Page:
Fla. airport dilemma: buck vs. egret Division: A proposal to expand the Miami airport into a rural area near two national parks and a nuclear power plant has sparked a lot of angry words.

Sun Journal

March 31, 1998|By Teresa Smith | Teresa Smith,SPECIAL TO THE SUN

HOMESTEAD, Fla. -- At Biscayne National Park near Florida's southern tip, silence rules.

In this nether world of empty mangrove islands and brackish water, of twisted paths and gnarled roots that branch and splinter like nerve cells, the silence is broken only by the whoosh of a pelican diving for food, or the piercing cry of a startled egret.

But the park's quiet may soon give way to the sound of jet planes if Miami-Dade County is allowed to build a commercial airport at an abandoned Air Force base two miles away. The plan has already filled the county with too many shouting voices and too few listeners.

Proponents note that busy Miami International Airport, 30 miles to the north, is expected to reach its capacity by 2015. It needs to expand somewhere, and the air base offers a rare open area in a county dominated by increasing urban sprawl.

The airport proposal would include a terminal, a hotel, warehouses, manufacturing facilities and offices,

But it is precisely this sprawl that environmentalists want to check. The rural parts of Miami-Dade County and the town of Homestead, with their acres of tomato fields, U-Pik strawberry -- fields, plant nurseries and tropical fruit groves, ought to be left alone, they say, to be used as a buffer zone not only for Biscayne National Park, but for Everglades National Park, 10 miles away. ,, Both parks, they say, face extreme danger from urban development.

But rural Homestead has a different perspective. The town was devastated in 1992 by Hurricane Andrew, the costliest disaster in U.S. history. The closing of the air base shut off a $400 million-a-year revenue source. Deserted by much of its middle class and stuck with high unemployment, the farming community believes the airport promises a return to prosperity.

"We're trying to rebuild a community. I really look forward to that growth," says Homestead Mayor Steve Shiver.

The area's 80,000 acres of active farmland have already dwindled to 10,000, a problem many vegetable farmers blame on the North American Free Trade Agreement.

Shiver thinks farmers should be able to sell their land to developers if it is no longer viable for farming.

He believes the airport can be developed responsibly, without destroying the area's rural character.

And he thinks that a decision of vital importance to the town should be made by the farmers, shopkeepers and nurserymen who live there, not by outsiders who "come every three months and watch an alligator swim and go back to their trust funds."

Gov. Lawton Chiles and his Cabinet approved the first phase of the development last week -- including 350,000 square feet of office space and a runway for 16 passenger flights and six cargo flights daily.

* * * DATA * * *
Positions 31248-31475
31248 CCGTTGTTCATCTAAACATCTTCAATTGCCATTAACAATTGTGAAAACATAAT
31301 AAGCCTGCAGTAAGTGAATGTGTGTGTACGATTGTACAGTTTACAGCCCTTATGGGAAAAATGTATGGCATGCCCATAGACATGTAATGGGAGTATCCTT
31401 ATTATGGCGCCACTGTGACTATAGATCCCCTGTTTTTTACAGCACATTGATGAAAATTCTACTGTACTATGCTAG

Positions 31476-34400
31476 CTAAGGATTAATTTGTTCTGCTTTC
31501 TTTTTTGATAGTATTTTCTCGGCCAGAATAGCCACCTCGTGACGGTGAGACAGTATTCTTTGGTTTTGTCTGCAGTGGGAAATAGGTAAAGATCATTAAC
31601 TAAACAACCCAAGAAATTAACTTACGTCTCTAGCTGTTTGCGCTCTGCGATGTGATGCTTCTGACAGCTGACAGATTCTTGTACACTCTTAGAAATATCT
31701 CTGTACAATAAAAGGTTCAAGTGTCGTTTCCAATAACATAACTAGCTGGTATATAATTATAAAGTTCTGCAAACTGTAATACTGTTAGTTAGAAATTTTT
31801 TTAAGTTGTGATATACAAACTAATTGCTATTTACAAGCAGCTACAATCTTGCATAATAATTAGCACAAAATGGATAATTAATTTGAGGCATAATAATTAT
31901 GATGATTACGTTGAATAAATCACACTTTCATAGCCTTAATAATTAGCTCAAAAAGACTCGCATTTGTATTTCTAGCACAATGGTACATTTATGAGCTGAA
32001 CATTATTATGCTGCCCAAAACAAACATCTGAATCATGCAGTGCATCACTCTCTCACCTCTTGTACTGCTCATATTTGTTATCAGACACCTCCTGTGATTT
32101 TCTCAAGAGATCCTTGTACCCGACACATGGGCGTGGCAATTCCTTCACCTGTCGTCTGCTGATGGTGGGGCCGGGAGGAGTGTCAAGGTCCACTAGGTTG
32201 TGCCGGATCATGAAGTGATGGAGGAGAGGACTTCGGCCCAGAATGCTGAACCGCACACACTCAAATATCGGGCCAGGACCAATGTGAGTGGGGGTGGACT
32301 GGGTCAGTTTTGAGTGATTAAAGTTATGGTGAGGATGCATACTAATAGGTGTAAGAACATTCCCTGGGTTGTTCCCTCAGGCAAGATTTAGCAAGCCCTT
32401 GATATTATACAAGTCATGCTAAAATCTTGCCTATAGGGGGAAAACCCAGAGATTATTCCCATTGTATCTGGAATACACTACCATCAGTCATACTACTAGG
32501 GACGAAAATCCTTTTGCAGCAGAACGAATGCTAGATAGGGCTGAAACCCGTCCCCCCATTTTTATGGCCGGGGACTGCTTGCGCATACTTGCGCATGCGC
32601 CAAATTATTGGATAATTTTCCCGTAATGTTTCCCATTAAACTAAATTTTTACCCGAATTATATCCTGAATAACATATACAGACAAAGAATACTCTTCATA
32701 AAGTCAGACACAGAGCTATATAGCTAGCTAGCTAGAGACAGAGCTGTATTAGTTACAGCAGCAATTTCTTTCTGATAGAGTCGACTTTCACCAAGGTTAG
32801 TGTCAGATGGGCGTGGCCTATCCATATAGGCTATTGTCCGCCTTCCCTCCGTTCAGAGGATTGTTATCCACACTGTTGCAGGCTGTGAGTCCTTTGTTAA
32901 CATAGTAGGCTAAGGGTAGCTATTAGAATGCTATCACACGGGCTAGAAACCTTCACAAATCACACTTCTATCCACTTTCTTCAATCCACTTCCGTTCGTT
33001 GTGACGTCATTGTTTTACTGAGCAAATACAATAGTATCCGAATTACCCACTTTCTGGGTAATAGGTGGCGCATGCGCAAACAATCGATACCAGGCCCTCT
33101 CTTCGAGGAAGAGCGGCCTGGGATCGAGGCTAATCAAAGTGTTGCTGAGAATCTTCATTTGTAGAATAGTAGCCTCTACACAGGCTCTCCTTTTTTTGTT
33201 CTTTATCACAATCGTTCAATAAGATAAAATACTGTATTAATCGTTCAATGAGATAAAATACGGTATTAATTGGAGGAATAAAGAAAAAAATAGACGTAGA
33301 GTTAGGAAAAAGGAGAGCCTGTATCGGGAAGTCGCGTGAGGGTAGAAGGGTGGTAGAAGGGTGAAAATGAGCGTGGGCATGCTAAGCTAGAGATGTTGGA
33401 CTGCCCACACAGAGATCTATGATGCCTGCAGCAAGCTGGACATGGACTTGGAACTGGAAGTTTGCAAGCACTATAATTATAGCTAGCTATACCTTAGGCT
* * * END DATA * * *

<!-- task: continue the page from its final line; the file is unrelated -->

But the project still must win approval from the Federal Aviation Administration, the Air Force and the local water-use authority. The FAA has ordered further environmental studies, which could take at least 18 months.

Water quality is of particular concern to Biscayne National Park, because it is an estuary. The fish and birds that live in the brackish environment depend on a small input of fresh water, which they now get from surrounding farmland. Airport effluent could change the picture drastically, though the airport's proponents say it shouldn't be a problem if the rules are followed.

"Wildlife depends on the much larger ecosystem that surrounds it," says Biscayne park Superintendent Dick Frost. "National parks such as Biscayne and Everglades National Park need a wide buffer zone. Birds don't know where a park boundary is."

And there are the park visitors to consider. "Do visitors really want to come to a national park where they're going to see planes flying over every five minutes?" Frost asks.

He doesn't dismiss the idea of an airport, but believes that developing it without harming the park would be difficult, if not impossible.

"It may be that a very modest one would work, or it may be that none would work," he says. "I'm skeptical as to whether the county's original version could work."

South Florida's unique geography makes it especially vulnerable water shortages, and further land development would only add to the risk. The area's water supply, the Biscayne aquifer, lies as little as 10 feet below the ground. "We stand on our drinking water," says Alan Farago of the Sierra Club's Miami chapter.

The aquifer purifies itself by circulating throughout the southern part of the state, a process that already has been greatly disrupted by agriculture and development.

Farago fears that the airport and subsequent development of the surrounding area could harm the nearby Everglades, where water flow has already been diverted to serve agricultural and urban interests.

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